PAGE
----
Although the PlayStation Classic won’t hit general release until December 3, the tiny console’s first reviews suggest it isn’t the blast from the past that Sony hoped for. Trying to bring back memories of Christmas 1995, Sony’s first attempt at cornering the retro console market is apparently a mixed bag of missed opportunities.
After the successful launch of Nintendo’s NES Classic and SNES Classic Mini, a PlayStation rival seemed like a logical move for Sony to make. Despite being one of the best-selling consoles of all time, early critics have pointed out that the PlayStation Classic’s lackluster offering of just 20 games doesn’t do the console justice.
Eurogamer‘s Martin Robinson is among the PlayStation Classic’s biggest critics. Trying out the mini console for size, Robinson at least praises the unit as small but perfectly formed. Sadly, it’s the PlayStation Classic’s software that really lets it down. With huge titles like Gran Turismo, Tomb Raider, and Crash Bandicoot all missing in action, it’s left to the likes of Grand Theft Auto and Resident Evil to hold the fort. Licensing games was clearly a problem for the PlayStation Classic, but that doesn’t make it any better for disgruntled players.
Elsewhere, the PlayStation Classic has taken a controversial route when it comes to emulation. Instead of creating its own emulation software, Sony opted for the open source PCSX emulator that PC gamers are already used to using . It’s a strange turn of events considering that back in 1999, Sony hit headlines for trying to sue Bleem! out of existence. Although Sony lost the battle, Bleem! went bankrupt due to the legal fees and was forced to close. In 2018, it’s all change as the PlayStation Classic turns to the once frowned upon emulators to exist. Importantly though, Sony’s use of the PCSX emulator proves that it isn’t just pirates who use emulation software and it could represent a turning of the tides.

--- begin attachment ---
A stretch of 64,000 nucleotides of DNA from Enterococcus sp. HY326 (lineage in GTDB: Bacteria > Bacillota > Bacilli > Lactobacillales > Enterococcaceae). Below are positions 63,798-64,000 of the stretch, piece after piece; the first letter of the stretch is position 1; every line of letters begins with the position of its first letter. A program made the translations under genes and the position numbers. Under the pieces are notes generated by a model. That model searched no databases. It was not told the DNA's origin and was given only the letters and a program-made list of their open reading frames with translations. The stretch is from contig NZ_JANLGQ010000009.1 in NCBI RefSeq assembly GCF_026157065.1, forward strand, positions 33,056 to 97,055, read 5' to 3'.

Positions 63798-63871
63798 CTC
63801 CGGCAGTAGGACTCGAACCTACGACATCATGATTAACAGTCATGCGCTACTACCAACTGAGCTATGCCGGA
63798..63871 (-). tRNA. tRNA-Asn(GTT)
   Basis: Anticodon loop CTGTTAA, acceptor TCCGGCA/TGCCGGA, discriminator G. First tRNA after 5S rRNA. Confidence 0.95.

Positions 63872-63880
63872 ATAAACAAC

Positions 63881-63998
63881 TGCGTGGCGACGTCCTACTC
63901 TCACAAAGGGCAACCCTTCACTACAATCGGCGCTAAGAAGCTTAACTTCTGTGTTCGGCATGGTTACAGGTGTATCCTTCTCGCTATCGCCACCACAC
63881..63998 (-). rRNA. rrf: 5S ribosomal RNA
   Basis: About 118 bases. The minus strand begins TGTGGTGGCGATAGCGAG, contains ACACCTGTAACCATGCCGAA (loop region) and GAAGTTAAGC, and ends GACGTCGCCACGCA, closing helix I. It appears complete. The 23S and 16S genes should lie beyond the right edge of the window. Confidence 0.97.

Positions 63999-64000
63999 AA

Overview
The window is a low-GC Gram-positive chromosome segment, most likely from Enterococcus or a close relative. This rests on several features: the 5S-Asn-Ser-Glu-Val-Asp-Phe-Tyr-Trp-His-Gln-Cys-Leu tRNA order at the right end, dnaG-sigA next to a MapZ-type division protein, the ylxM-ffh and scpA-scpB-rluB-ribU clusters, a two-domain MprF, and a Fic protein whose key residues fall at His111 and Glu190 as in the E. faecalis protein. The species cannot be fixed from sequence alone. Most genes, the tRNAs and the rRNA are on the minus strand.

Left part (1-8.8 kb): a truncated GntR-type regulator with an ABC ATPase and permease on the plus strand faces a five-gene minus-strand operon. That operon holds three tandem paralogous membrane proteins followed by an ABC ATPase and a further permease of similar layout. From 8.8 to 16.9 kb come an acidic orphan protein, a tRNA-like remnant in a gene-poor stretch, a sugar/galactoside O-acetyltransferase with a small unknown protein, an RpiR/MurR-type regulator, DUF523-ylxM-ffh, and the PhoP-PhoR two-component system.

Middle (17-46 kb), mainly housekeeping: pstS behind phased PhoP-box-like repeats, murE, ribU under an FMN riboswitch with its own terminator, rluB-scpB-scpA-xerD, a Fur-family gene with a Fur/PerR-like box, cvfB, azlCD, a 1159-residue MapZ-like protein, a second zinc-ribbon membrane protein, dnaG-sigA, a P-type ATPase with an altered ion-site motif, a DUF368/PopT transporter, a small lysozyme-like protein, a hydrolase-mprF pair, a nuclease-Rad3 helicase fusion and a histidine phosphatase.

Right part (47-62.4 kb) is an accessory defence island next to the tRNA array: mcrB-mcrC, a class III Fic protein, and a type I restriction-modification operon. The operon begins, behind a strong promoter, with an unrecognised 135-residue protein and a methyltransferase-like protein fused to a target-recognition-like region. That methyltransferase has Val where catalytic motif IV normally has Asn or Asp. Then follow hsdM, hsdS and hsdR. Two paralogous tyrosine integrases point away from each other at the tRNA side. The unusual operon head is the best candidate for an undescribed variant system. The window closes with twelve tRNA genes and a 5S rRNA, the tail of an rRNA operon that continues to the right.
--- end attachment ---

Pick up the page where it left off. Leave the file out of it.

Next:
Remembering what Sony’s head of global sales Jim Ryan told Time in 2017, the PlayStation Classic’s reception is hardly surprising. In a sweeping statement, Ryan told the publication that he’d played some old games and “they looked ancient, like why would anybody play this?” Clearly misunderstanding the appeal of retro gaming, Ryan’s comments can be seen as a lazy way of explaining Sony’s lack of backward compatibility followed by a sudden rush to market the PlayStation Classic to take on Nintendo. Microsoft has come under fire for its own underwhelming backward compatibility, but at least the company is attempting to bring classic games to its next-gen consoles.
Sony shoehorning the sometimes clunky 3D graphics of the PlayStation onto modern televisions was always going to show more flaws than the 2D graphics of Nintendo’s Classic consoles (so far), but that doesn’t warrant all of the PlayStation Classic’s problems. With those persistent rumors that Nintendo will add another rival to the market before the year’s end with the N64 Classic, Christmas 2018 could see the two consoles go head-to-head. Ultimately, the PlayStation Classic pitches itself as a nugget of ’90s nostalgia that is still sure to shift an impressive amount of units. While not perfect, it’s all Sony is giving fans for now.